Book Review: Professional ASP.NET 3.5 Security, Membership, and Role Management with C# and VB
Professional ASP.NET 3.5 Security, Membership, and Role Management with C# and VB is, other than a heck of a long title, probably one of the most useful books I’ve read through in recent memory.
You know when you’re working on an in-depth item related to, say, ASP.NET membership and you search the web only to find 100 tiny articles that almost cover what you’re looking for? You know how you wish someone would make a book that would just aggregate all of that knowledge and maybe take it just a little deeper?
This is that book.
The high level table of contents is as follows:
- Chapter 1: Introducing IIS 7.0
- Chapter 2: IIS 7.0 and ASP.NET Integrated Mode
- Chapter 3: HTTP Request Processing in IIS 7.0 Integrated Model
- Chapter 4: A Matter of Trust
- Chapter 5: Configuration System Security
- Chapter 6: Forms Authentication
- Chapter 7: Integrating ASP.NET Security with Classic ASP
- Chapter 8: Session State
- Chapter 9: Security for Pages and Compilation
- Chapter 10: The Provider Model
- Chapter 11: Membership
- Chapter 12: SqlMembershipProvider
- Chapter 13: ActiveDirectoryMembershipProvider
- Chapter 14: Role Manager
- Chapter 15: SqlRoleProvider
- Chapter 16: AuthorizationStoreRoleProvider
- Chapter 17: Membership and Role Management in ASP.NET AJAX 3.5
- Chapter 18: Best Practices for Securing ASP.NET Web Applications
The introductory chapters on IIS 7 were particularly interesting to me, since I still maintain a lot of legacy code on IIS 6 and haven’t had the opportunity to get in-depth with IIS 7 quite yet. These really gave a great overview not only of the general request process for IIS 7, but also differences between IIS 6 and IIS 7 with a focus on places where security-related events happen (e.g., where a request gets authorized, when the thread principal gets set, how these things get set in different scenarios).
Chapter 4 had a great discussion on the different ASP.NET trust levels that your application can run under and what each means. It also explained how the permissions for your application get determined and how to customize the permissions in your application to give it only what it needs. Code access security is such a tricky thing, it was nice to see this laid out in a clear fashion.
Chapter 5 talked about the way configuration (web.config) gets read and what permissions you need in order to access it. It also discussed ways to encrypt the sensitive sections of configuration (settings that might contain passwords, for example) and ways you can create your own encrypted settings provider - even allowing the settings to be read from a location other than the config file.
Chapter 6 on forms authentication started out like every other ASP.NET book with a forms auth discussion, but this chapter actually got into details like how secure encrypted forms auth tickets are and ways to influence the forms auth process that you might not have originally considered.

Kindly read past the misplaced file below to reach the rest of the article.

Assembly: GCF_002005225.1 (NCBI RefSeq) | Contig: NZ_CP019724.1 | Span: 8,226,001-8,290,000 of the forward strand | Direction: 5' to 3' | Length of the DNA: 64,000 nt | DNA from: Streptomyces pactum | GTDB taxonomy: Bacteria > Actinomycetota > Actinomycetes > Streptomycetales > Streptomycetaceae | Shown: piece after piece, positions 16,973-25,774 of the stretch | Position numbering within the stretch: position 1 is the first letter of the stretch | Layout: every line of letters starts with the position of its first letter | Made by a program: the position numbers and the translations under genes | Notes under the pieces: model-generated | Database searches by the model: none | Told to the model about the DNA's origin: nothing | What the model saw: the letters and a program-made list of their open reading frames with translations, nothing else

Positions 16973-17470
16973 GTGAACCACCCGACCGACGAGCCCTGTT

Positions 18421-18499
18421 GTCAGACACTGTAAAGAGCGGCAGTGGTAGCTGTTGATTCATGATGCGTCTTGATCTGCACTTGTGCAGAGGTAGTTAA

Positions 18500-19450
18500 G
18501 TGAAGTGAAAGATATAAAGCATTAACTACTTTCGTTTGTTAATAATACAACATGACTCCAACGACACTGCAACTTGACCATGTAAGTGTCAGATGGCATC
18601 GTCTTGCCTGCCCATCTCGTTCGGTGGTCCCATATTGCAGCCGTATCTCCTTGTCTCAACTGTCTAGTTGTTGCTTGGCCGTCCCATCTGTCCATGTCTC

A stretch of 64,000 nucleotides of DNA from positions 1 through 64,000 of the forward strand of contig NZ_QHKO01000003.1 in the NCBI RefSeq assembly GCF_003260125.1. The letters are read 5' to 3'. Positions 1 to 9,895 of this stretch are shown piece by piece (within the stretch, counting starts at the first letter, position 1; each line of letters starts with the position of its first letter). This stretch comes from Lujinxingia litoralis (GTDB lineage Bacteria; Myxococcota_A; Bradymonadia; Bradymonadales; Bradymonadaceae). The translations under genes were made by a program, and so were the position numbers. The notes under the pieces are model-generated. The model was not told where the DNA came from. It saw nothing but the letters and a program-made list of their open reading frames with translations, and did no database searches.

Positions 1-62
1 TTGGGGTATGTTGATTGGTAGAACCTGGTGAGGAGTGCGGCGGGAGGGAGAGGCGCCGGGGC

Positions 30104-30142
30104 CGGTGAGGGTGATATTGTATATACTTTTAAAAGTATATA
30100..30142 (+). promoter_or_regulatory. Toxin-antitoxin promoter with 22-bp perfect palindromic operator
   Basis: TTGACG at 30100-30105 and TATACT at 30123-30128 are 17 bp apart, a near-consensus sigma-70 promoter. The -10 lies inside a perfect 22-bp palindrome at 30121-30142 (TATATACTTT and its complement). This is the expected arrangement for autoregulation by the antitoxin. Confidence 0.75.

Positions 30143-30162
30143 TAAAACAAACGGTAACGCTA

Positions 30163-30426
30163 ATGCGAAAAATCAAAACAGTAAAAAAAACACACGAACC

Chapter 7 might also have been called “How to get ASP.NET and classic ASP to coexist in IIS 7.” While the focus on it is getting the ASP.NET authentication mechanisms to work with classic ASP (using IIS 7), the discussion went a bit deeper than that, even talking about topics like passing data between ASP and ASP.NET.
Chapter 8 is basically everything you ever wanted to know about session state but were afraid to ask. It’s not just what session state is and how it works, it goes into what exactly is stored in a SQL session database, how that data gets generated, how to secure it, and how to stop session-related DoS attacks.
Chapter 9 was a short chapter that talked about a few odds and ends that didn’t get covered elsewhere. This chapter was the one that felt a little disorganized and mishmash, but it was still useful information. Topics here included request validation, viewstate protection, the permissions needed for page compilation, and securing your site map.
Chapters 10 - 16 were about the role and membership providers. The overall system gets introduced in a chapter, then each out-of-the-box provider gets explained in super detail. For example, the SqlMembershipProvider chapter goes so far as to explain how the schema for the membership database gets versioned. Chapter 17 ties the role and membership stuff into ASP.NET AJAX so you can see how to work with it all from the client side.
Chapter 18, though, is where you’ll want to flip right to. This is where it all comes together - all the stuff you’ll have learned from the previous chapters, put together in a near-checklist form, so you can take a step back from the application you’re working on, look through this, and ask yourself, “Am I doing this in a secure fashion?” Common gotchas and attacks are discussed here as well as ways to protect yourself.
It’s definitely not for folks new to ASP.NET - if you haven’t written an ASP.NET app before or you’re just starting out, this isn’t for you. This book gives you in-depth information that, in some cases, you’d only otherwise get by using .NET Reflector to delve into the actual .NET assemblies and follow the code. It’s heavy, detailed information. For mid-level to experienced ASP.NET developers, you definitely need to pick this up.
In all, this is one of those books I’m really glad to have on my shelf, right alongside Professional ASP.NET 3.5 in C# and VB.